Over 6,000 Pirate Sites Have Been Banned in Russia

Written by Nitish Singh
Last updated September 27, 2021

Russia seeks to rework its anti-piracy laws in the wake of many incidents involving the Roscomnadzor. The telecom watchdog has been actively going after pirate websites, making it difficult for pirates in the country to operate. The Roscomnadzor head met president Vladimir Putin to discuss the country’s interests going forward in terms of dealing with piracy.

From being one of the safest places in the world for pirates, Russia has become one of the frontrunners in the war against piracy. VPNs are also being banned rampantly in the country under the guidance of Roscomnadzor following the Yandex and Telegram controversies. Digital Russia’s face has changed a lot over the past year with lawsuits against websites offering pirated content becoming rampant.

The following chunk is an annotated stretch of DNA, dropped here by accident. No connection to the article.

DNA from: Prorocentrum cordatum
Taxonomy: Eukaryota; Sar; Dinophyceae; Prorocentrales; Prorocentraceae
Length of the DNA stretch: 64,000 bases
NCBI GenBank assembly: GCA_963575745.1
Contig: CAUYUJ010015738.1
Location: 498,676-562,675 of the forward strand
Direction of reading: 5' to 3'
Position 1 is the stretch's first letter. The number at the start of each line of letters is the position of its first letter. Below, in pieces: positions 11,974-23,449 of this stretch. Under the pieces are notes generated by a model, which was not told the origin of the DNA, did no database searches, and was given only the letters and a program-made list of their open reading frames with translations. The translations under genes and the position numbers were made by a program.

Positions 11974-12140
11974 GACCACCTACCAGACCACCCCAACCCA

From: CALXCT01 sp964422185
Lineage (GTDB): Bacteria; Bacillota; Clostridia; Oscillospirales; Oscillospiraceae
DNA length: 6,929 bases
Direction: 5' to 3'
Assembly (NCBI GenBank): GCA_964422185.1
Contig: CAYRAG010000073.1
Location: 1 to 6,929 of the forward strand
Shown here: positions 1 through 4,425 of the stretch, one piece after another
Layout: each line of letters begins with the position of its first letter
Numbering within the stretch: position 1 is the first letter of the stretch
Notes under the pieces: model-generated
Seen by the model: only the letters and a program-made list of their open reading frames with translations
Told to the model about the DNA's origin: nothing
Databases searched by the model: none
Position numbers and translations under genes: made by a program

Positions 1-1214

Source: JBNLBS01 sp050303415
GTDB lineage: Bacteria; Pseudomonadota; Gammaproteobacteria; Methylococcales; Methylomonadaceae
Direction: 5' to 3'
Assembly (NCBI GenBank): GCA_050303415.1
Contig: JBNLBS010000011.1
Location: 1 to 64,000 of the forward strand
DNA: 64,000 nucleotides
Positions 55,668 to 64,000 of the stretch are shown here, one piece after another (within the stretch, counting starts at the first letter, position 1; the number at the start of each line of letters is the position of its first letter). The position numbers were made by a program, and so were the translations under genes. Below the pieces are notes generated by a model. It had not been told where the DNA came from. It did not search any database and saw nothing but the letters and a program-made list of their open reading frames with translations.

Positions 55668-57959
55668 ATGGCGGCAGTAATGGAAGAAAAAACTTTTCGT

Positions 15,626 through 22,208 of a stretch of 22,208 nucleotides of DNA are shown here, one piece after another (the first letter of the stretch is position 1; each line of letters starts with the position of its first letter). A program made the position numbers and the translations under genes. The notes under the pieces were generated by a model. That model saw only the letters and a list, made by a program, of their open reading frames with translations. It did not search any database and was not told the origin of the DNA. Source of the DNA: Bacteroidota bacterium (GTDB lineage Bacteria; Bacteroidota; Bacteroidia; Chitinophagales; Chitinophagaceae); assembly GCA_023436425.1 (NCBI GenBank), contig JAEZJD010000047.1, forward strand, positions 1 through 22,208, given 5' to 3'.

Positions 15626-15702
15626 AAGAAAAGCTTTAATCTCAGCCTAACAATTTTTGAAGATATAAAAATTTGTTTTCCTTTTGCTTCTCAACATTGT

Court processing in Russia has become very swift when it comes to handling piracy-related cases and websites often receive permanent blocks and owners of such websites are handed hefty fines.

Head of the Federal Service for Supervision in the Sphere of Communications, Information Technologies and Mass Media (Roscomnadzor) Alexander Zharov discussed personal data held by millions of Russian companies and the thorny issue of intellectual property protection with President Vladimir Putin earlier this week.

Zharov revealed “For the first time in the history of Russian cinematography, our very good film, the premiere of 2018, ‘Move Up’, raised about three billion rubles (US$45.5m). This is comparable, perhaps, with only one American blockbuster, which raised the same amount.”

Roscomnadzor wants to continue working with copyright holders to put an end to piracy in the country. However security research company Group-IB revealed that the actions taken by the telecom watchdog may not be enough. According to the security firm’s statistics, illegal cinema leaks have risen by 500% in the country and almost every film released in 2018 has already been leaked to the internet in Russia.

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